... You said you "cut open the hood" is this one a curbside, or does it have an engine....

Thanks guys. The kit is an oddball. It comes with a full detail chassis, interior, and drive train, and yet the hood is molded in place. I cut it out VERY carefully using the back of a fresh #11 blade and then laid in thin strips of styrene to act as support around the edge of the opening. Detailing the motor will probably be the biggest challenge since I'm relatively unfamiliar with Ferrari V12's, at least compared to American V8's. Lots of Internet research goin' on...
Keep on buildin'
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Bernard Kron
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Progress is being made, mainly in areas that are proving to be pretty straightforward.


When I was doing the bodywork and paint I had planned on using the kit prancing horse shield decals that go on the fenders between the leading of the doors and the side vents near the top of the denders. But it turned out they were pretty vague in detail, printed on clear stock so that the underlying paint affected the final colors, and were visibly undersized. Other than that they were perfect! So I got a nice sharp image of the classic Ferrari shield and made my own version in a slightly larger size and printed them on white decal stock. While I was at it I scanned the instrument dials from the kit decals and made additional copies. And finally I found a properly proportioned actual vintage license plate from Modena, Italy (home of Ferrari) and made front and rear license plate decals. One of the nice things bout printing your own decals is you can cheaply and quickly make spares. I new that cutting out the shields accurately would properly be hit or miss, and that for sure the tiny gauge faces would give me trouble, so, after making the decal art I printed evrything out in triplicate. It turned out to be a wise move! Here's the decal art I made:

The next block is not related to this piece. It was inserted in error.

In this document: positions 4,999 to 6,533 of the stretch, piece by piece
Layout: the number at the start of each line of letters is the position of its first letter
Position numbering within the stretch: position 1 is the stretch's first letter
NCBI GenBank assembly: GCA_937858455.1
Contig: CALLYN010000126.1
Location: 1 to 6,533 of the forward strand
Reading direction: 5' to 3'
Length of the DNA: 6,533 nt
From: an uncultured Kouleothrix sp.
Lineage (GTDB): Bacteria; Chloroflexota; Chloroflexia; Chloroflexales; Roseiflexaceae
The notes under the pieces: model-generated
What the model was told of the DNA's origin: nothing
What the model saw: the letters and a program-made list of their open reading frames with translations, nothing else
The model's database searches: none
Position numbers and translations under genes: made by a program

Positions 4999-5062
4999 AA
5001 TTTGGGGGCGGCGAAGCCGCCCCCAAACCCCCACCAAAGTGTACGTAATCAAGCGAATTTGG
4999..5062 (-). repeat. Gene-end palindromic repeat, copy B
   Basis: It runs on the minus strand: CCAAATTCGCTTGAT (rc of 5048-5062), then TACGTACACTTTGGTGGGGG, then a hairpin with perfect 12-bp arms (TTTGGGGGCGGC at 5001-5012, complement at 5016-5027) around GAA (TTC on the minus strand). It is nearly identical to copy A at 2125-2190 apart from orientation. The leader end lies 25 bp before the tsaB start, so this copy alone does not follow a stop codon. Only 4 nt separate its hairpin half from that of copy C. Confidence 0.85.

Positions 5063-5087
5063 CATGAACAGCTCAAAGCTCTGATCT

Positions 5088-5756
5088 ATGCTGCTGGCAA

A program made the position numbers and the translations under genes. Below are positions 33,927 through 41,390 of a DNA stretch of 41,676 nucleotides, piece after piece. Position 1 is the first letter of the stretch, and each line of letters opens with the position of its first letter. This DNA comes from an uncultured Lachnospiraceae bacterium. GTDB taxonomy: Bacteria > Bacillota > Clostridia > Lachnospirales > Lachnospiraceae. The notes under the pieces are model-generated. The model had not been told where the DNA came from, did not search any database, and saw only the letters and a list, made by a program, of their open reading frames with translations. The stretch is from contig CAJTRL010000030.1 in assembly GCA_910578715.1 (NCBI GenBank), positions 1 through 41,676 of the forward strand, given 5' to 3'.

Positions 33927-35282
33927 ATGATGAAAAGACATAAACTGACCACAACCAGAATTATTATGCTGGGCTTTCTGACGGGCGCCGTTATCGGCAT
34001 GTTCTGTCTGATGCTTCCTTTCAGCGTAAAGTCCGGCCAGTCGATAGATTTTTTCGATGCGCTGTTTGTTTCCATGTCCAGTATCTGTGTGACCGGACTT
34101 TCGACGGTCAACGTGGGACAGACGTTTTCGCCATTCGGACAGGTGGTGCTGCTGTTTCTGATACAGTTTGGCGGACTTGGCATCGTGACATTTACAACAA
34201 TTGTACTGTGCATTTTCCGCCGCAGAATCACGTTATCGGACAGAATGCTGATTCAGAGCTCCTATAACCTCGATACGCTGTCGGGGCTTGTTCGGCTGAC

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Model kit chrome often bugs me because it has a tendency to make parts look overly thick and heavy. On the ESCI/AMT 250GT SWB this is especially true of the egg crate grill. It's actually a very nicely done piece, but the reflectivity of the kit chrome makes the grill look far too thick. Along with the flat nose this is one of the things about this kit that attracts criticism. The actual Ferrari grill I believe is polished aluminum and not as shiny as the kit piece. But before going all the way to stripping and refinish the kit grill I thought I would apply a coat of Testors Aluminum Plate Metalizer to the egg crate portion of the grill. I'm inclined to preserve the chromed grill surround because it offers a nice contrast to the silver body color. My hope was that refinishing just the interior of the grill might thin and lighten its appearance. I think it might do the trick. Below is a comparison of the grill with the all chrome original (A) and the refinished grill bars (B). The prancing horse shield can be seen as well.


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And lastly the interior bits have been painted. I used my usual trick of using Testors Acryl acrylic paint which I cross-hatch with my paint brush as it dries. Combined with a light coating of black or dark brown wash it creates a reasonable facsimile of a distressed leather-like surface. The interior surfaces of the roof and cab have also been finished in this color.

The dash panel top on the 1:1's is generally the same black crackle finish as the cam covers, with the lower portion of the dash finished in body color. That's what I did here as well. The foot well assembly is part of the firewall in this kit and mounts to the fender liners and raditor assembly, so I'll wait until chassis assembly time to mount the firewall and dash to the rest of the interior bucket. Here's where I at so far:

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Thanx for lookin',
B.
Keep on buildin'
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Bernard Kron
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The parts I ordered from Portugal and China arrived and are in the process of being used. I thought I'd post this brief update showing what I got.

I ordered some miniature metal transers from vendor globaltoy on eBay (seehttp://www.ebay.com/itm/1-18-1-12-1-24-1-2...=item2a8c36680a ). They were shipped from China and are stick-on metal transfers of the Ferrari Logo and the "cavallino" prancing horse. The sheet includes various sizes for 1/18, 1/12, 1/24, 1/20 and 1/43 scale. They will be used on the rear deck, valve covers and grill center. They took about 2 weeks to get to me in the USA.